Do You Harlem Shake? Then Get To Harlem Shake Roulette And Waste Some Time

Oh God, I feel old.

Do You Harlem Shake? Then Get To Harlem Shake Roulette And Waste Some Time

This is the Norwegian army–well, not all of it–doing the Harlem Shake meme. It’s blasted through the 4 million views mark on YouTube and is one of about a gazillion videos–some dull, some clever, some gamey, some familial, some swimmy, like the one below, from the UGA Men’s Swim and Dive team–that have spawned the Harlem Shake Roulette, a video generator in the style of ChatRoulette that lets you watch all the best versions of the crazy dance in one go. Click to shake and you can get rid of the version you’re watching for a better one. It’s CatRoulette, but with less fur (certainly in the case of the UGA Men’s Swim and Dive Team).

Just like any good meme, it’s insanely more-ish. (Quick summary for anyone who isn’t sure what the Harlem Shake fuss is all about, or from which planet it landed/stone it crawled from, it’s this: one person, preferably in a motorbike helmet, marks time for the first bit of the song, “Harlem Shake” by Baauer, while the rest of the group sits motionless, then everyone goes completely frenzy-bonkers when the beat hits. Yeah? Yeah.) However, whereas Gangnam Style was a bit of a generation uniter, and spread well beyond the Internet, and well beyond its expected 15 seconds of fame, this one will drive the oldies bonkers. You get the same 30 seconds of what my sister calls “sewing machine music” (well, she is a bit creaky and past it) over and over again, and its video-only format means it won’t really get beyond people’s mobile devices.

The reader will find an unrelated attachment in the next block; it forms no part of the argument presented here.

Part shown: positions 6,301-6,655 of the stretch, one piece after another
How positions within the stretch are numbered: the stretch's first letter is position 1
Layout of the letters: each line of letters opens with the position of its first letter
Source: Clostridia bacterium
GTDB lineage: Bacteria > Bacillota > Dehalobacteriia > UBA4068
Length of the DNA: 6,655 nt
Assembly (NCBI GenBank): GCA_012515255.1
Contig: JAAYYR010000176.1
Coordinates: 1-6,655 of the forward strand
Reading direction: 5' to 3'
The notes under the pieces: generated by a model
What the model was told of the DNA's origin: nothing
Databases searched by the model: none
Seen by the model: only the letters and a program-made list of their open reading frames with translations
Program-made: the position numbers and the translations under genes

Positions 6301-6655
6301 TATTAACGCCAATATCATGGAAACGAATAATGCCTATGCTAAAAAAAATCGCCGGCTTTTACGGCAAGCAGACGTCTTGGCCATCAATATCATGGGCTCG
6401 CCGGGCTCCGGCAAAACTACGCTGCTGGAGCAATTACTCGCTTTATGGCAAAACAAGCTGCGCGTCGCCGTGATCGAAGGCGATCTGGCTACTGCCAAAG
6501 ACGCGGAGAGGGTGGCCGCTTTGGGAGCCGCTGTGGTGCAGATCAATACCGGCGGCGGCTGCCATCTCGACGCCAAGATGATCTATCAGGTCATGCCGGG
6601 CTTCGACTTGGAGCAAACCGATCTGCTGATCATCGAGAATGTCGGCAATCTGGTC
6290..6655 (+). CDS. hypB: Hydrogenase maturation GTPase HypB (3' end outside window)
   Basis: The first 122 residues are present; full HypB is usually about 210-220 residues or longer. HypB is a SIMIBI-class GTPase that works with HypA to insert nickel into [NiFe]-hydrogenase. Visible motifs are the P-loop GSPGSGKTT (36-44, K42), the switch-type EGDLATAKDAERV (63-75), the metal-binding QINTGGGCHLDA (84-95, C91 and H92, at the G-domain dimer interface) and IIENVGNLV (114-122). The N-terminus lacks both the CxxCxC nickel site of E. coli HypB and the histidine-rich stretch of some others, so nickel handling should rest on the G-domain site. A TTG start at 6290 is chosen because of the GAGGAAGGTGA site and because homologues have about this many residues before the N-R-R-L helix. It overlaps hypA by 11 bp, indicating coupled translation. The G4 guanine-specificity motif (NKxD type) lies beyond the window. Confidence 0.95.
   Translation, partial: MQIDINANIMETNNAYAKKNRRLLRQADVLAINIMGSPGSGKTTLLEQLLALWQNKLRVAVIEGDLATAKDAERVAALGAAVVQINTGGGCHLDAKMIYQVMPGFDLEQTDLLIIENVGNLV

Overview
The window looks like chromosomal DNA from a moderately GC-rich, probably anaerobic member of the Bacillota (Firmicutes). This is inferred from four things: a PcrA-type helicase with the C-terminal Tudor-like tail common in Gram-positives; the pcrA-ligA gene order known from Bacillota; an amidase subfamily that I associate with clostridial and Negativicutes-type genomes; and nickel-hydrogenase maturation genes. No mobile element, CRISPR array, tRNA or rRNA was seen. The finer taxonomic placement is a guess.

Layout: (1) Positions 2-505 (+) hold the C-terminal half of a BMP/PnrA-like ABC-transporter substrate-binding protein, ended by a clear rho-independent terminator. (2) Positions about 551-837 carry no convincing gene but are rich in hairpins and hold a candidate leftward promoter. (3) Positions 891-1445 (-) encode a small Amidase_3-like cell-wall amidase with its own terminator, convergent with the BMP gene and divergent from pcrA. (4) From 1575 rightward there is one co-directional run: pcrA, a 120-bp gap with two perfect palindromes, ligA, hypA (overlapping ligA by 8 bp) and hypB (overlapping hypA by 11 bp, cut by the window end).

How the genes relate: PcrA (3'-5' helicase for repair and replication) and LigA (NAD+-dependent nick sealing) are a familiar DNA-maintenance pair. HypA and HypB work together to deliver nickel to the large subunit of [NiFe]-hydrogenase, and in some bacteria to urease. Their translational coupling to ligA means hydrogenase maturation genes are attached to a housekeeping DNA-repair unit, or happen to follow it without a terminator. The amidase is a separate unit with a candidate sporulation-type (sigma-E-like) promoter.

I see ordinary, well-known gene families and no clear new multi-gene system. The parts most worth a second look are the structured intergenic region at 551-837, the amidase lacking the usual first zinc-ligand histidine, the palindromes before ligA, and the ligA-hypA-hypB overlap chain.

If you’re expecting the Fast Company team to come up with our own version, dream on. We’re still squabbling over who gets to wear the helmet.

About the author

My writing career has taken me all round the houses over the past decade and a half--from grumpy teens and hungover rock bands in the U.K., where I was born, via celebrity interviews, health, tech and fashion in Madrid and Paris, before returning to London, where I now live. For the past five years I've been writing about technology and innovation for U.S.